There’s a line in Ocean’s 11 (Clooney, not Sinatra) where Rusty, played by Brad Pitt, is giving Linus, played by Matt Damon, some last minute instructions on how to play his con on Terry Benedict, played by Andy Garcia. It goes something like this:
Don’t use seven words when four will do. Don’t shift your weight, look always at your mark but don’t stare, be specific but not memorable, be funny but don’t make him laugh. He’s got to like you then forget you the moment you’ve left his side.
This sums up much of my high school existence (though I hope I made at least a few people laugh). I had a lot of friends and ran with what I suppose would be considered the “cool” crowd. I went to all the parties, played all the sports, and was generally well liked by most, at least as far as I know. However, I never did anything truly memorable, was never the most outgoing or outspoken, and was never an overflowing fountain of self-confidence. And that was fine with me. Sure, there were the usual moments of teen angst, Eddie Vedder was at his teeth-grinding best in those days, and but for the most part I enjoyed high school. For the most part. I bring all this up not as some sort of reverse egomani-ism, but because this past Saturday was my 10 year high school reunion.
I’ve kept in touch with a few of my classmates, but many I either hadn’t seen at all or at least not very often. I honestly wasn’t sure what to expect. Have we all gotten past silly high school/early 20’s rifts and grudges? Am I going to have anything in common with many of them any more? I didn’t know. I was a little nervous before we headed out for dinner. I don’t know why exactly, and at any rate it was completely unfounded. It was actually a very fun evening.
Some had met at a park in the afternoon for a kid friendly get together and then in the evening the grown-ups gathered for dinner. It was a lot of fun to catch up with friends I hadn’t seen in several years and to see what’s changed and what hasn’t. We all agreed Gina looked the most different. We met each other’s spouses and girlfriends and boyfriends, talked and laughed a lot about old times, and what our plans are for the future. After dinner the party rolled on down the street to another venue for more chit-chat and laughs. I wasn’t a drinker in high school, or college, but prodded by some the other fellas I figured, “What’s one night?” Well, if you’ve been alcohol free for 28 years, one night is a heckuva lot. I didn’t drink much…just enough to jump up on a table, rip off my shirt, and scream “I claim this land for Spain!” at the top of my lungs. Not my finest moment. But still better than when they actually got me off the table and were leading me out of the bar (the manager kicked us out for some reason) and I kicked some random guy in the groin…ok, none of that really happened, but I thought I was starting to sound stale (starting?). Anyway, we did hit up a bar until about 2AM and, despite Jason’s best efforts, I remain as dry as the Sahara desert. After the bar closed down, most of the gang headed out to Denny’s because Danny wanted pancakes. My evening however was ending. I said my good-byes, exchanged some phone numbers, and headed home.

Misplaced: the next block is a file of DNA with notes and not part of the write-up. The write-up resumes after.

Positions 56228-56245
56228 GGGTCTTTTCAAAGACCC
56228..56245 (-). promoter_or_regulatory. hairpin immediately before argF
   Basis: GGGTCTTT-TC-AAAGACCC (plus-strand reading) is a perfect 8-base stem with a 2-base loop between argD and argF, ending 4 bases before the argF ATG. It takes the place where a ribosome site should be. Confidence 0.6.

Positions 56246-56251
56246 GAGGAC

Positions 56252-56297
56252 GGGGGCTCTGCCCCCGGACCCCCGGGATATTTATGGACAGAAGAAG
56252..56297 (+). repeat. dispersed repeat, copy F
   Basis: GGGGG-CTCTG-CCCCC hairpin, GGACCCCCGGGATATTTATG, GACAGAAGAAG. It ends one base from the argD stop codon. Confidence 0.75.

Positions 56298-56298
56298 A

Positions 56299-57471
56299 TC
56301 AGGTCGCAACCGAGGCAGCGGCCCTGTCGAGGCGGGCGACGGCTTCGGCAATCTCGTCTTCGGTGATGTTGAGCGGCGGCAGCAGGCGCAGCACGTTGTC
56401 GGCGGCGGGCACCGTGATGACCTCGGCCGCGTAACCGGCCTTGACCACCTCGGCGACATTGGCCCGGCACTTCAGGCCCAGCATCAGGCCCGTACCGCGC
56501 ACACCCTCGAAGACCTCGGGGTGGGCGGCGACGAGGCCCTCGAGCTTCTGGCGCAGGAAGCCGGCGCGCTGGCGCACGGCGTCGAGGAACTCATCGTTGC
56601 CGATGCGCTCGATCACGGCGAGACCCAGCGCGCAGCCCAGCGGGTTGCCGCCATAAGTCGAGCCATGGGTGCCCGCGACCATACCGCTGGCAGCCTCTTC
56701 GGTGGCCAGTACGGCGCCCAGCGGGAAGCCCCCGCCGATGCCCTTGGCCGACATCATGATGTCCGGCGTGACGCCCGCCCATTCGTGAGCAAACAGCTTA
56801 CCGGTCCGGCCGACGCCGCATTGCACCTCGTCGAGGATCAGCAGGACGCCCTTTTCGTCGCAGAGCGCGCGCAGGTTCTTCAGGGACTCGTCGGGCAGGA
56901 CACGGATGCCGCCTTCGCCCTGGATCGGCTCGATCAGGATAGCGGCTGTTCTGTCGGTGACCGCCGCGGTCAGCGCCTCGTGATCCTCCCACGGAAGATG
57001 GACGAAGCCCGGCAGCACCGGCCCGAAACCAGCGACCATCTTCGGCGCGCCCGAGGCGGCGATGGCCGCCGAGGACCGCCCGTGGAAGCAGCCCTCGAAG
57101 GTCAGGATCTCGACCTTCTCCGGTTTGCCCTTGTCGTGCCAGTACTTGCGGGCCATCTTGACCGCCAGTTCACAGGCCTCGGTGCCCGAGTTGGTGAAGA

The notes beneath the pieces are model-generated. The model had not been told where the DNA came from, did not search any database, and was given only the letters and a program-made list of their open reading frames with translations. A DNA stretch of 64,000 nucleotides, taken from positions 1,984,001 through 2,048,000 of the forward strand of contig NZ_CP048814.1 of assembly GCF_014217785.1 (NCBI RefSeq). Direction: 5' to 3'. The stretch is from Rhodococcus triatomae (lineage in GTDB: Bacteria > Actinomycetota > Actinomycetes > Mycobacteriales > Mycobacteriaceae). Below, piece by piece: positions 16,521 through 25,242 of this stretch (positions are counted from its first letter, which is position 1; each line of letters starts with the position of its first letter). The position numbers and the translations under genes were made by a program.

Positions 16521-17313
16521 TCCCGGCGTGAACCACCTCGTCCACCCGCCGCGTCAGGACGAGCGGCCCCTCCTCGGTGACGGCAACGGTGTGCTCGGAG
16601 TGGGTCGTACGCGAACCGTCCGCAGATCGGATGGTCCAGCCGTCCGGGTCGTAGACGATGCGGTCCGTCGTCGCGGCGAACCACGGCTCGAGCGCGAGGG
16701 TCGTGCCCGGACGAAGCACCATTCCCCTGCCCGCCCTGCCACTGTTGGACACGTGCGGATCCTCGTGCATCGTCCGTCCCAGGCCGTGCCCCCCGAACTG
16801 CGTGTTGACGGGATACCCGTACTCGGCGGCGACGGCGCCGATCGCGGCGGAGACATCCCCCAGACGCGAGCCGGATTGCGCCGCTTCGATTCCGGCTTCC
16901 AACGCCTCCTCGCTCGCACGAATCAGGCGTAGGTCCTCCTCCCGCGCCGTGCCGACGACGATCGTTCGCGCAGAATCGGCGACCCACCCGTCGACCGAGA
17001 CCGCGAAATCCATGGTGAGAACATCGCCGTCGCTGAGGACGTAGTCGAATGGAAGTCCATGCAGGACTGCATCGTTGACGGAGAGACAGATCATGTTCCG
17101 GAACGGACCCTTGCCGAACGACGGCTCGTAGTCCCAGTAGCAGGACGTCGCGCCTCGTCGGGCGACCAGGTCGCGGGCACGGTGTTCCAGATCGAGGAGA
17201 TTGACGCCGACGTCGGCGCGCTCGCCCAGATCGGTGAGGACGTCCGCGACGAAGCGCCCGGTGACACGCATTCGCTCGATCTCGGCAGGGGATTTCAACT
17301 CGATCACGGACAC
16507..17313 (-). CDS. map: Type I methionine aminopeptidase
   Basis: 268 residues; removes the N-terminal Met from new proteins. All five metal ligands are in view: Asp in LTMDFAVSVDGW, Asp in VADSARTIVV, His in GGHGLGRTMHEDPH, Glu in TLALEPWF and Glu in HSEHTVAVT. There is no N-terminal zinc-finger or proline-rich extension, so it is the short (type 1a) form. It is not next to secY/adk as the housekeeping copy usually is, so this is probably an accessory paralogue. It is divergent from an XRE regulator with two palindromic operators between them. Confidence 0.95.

Reunions are strange events. On the one hand you’re getting together with people you havn’t seen in many years who you may not have that much in common with anymore. At the same time, you’ve got a history of several years where you spent almost every day with them. So it’s similtaneously different and the same. That’s about the best way I can explain it. Hopefully, all of us can get together again before the next decade goes by.